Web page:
ICT infrastructures are banal and uninteresting – but this also means that they are powerful. This introductory section establishes reasons for focusing on often invisible or ignored technical systems, and outlines the paper’s two main sections: a theoretical reflection on visualizing inequalities, and a more focused look at wireless internet’s “invisible” transmission infrastructure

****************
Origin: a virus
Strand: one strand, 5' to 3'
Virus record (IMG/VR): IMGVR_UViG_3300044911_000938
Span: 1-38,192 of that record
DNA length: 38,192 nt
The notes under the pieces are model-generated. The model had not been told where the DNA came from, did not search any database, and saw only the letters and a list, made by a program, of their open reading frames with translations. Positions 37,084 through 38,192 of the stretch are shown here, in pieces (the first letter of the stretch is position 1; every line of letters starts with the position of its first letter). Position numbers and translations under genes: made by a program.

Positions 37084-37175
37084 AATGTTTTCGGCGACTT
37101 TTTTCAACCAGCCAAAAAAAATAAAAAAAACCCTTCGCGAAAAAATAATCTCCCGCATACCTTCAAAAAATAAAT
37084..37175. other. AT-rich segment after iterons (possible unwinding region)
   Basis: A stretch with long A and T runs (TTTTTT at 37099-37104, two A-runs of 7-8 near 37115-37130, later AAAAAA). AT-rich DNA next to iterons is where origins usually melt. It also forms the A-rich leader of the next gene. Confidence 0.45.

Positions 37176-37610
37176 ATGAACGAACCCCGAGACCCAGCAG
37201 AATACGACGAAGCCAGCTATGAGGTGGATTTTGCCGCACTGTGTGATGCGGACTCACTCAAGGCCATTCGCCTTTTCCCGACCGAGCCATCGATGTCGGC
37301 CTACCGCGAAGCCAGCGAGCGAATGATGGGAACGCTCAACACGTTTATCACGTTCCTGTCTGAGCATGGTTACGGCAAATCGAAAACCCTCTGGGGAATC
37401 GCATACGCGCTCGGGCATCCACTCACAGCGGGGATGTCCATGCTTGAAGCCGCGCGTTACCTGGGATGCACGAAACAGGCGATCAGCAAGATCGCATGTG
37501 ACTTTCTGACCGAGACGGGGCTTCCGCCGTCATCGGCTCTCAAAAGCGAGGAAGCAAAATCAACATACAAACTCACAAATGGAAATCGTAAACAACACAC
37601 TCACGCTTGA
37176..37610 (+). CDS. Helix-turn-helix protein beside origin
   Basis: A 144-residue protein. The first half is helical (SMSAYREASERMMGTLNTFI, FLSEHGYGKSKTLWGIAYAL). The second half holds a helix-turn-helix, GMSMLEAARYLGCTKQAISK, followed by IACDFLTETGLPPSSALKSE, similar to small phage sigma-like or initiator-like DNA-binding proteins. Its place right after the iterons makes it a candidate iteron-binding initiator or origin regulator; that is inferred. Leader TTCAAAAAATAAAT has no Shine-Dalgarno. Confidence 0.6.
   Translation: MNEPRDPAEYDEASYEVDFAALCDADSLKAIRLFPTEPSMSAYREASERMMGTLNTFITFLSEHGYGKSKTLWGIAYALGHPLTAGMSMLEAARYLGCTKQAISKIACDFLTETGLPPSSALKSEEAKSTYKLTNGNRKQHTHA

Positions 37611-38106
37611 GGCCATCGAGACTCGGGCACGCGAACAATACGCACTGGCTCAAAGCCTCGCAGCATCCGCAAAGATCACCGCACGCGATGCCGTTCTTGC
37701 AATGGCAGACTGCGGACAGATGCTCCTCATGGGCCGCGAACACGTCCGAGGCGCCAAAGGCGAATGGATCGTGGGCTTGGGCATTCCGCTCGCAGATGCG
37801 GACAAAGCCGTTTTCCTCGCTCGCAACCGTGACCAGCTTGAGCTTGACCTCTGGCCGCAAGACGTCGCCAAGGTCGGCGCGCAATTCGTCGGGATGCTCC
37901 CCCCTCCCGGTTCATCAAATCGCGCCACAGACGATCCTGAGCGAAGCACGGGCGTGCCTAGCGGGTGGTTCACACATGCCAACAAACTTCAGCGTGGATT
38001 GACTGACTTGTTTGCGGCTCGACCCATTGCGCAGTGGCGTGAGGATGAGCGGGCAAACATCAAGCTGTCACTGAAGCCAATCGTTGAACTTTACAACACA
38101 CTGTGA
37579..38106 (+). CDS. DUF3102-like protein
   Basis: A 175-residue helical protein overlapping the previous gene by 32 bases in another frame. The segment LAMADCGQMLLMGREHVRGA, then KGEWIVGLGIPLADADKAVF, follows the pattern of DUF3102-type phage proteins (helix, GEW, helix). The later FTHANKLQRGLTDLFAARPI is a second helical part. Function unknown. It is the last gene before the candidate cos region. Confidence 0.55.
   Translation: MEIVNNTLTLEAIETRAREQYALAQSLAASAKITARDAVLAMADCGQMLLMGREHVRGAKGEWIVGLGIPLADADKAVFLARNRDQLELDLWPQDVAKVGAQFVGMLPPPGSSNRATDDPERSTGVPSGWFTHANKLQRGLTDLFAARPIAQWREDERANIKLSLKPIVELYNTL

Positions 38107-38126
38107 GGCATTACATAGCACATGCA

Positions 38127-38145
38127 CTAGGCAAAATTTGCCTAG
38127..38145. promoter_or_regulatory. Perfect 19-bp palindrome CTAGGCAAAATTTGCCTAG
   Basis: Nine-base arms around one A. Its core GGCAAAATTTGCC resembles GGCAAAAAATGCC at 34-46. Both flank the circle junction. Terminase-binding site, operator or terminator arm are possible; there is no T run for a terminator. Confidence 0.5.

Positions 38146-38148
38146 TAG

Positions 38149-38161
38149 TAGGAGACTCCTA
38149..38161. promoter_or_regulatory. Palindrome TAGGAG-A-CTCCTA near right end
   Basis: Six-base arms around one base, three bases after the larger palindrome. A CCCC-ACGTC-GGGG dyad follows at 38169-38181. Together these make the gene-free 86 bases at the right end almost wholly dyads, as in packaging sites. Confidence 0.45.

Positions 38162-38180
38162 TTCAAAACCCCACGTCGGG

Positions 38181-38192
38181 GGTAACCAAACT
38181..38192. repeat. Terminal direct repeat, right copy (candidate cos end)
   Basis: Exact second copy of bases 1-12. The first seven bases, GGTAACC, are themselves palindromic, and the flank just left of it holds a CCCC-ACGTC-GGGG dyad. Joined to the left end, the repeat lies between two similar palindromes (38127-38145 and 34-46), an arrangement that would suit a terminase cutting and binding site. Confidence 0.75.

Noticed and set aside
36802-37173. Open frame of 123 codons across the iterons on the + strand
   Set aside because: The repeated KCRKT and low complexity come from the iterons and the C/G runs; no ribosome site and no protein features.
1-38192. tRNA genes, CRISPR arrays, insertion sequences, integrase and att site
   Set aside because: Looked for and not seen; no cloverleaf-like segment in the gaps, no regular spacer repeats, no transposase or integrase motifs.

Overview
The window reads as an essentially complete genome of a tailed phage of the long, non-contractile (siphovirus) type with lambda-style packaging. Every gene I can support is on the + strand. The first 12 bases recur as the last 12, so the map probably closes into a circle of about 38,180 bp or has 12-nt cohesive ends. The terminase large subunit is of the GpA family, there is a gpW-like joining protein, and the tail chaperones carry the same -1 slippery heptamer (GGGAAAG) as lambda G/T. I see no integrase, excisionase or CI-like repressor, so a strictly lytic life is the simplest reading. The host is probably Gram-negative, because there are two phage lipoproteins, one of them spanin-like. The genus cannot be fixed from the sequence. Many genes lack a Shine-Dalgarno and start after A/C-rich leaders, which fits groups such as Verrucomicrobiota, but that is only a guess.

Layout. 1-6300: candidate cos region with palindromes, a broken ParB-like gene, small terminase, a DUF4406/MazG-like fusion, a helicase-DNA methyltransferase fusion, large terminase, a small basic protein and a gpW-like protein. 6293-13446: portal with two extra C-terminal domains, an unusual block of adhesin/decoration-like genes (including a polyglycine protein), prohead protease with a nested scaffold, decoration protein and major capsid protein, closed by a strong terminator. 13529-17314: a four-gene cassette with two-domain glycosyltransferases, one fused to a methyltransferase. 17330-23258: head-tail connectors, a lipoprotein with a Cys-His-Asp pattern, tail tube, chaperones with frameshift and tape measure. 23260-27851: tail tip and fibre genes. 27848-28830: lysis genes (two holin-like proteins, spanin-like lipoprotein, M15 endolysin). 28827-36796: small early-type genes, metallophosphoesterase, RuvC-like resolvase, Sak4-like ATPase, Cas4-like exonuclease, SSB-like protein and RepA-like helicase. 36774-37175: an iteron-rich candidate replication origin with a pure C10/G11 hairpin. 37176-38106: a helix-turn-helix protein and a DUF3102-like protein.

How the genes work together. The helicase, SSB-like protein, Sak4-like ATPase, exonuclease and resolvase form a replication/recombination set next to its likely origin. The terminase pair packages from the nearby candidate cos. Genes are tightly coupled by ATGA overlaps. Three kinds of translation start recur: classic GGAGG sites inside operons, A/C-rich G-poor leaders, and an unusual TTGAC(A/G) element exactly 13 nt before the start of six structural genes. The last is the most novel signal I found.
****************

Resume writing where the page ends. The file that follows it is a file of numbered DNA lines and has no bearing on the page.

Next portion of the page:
From the window where I write this, I see the side of Mount Royal. The hillside’s famous metal cross is accompanied by two gigantic communication towers, which I had never noticed until now. Like waste water disposal systems and electrical connections, the infrastructures that provide us with the ICT connections that we, as urban dwellers, come to depend on, are intensely unremarkable. Misshapen towers bristle with antennas and dishes, while grey plastic parabolas disfigure heritage buildings. Increasingly, our cities are being imagined as “digital,” their inhabitants “mobile” and “networked.” This mobility and networking is perceived as characteristic of our contemporary society, the most rapidly urbanizing of any society in history (Graham, 2004). This purported characteristic has inspired researchers, designers, and academics to investigate the changing textures of everyday life that result from the introduction of portable computing devices and mobile telephones into many urban homes. This set of investigations helps us to reflect on the role of new technologies in our lives, but also tends to draw on what Mosco calls (after Leo Marx) “the rhetoric of the technological sublime [which] involves hymns to progress that rise “like froth on a tide of exuberant self-regard sweeping over all misgivings, problems, and contradictions'” (Marx, cited in Mosco 2004 p.22-23). As generative as examinations of the daily changes wrought by ICTs can be, they often focus primarily on the sublime aspect of new technology – that is, its new and potentially transformative potential. Part of this focus on the sublime has been the creation of a dichotomy between the “real” material aspects of life, and the “virtual” aspects of life “on the screen” (Turkle, 1995). The sublime internet, especially, has been considered as something other than “real,” something that creates its own reality for its end user as soon as it arrives.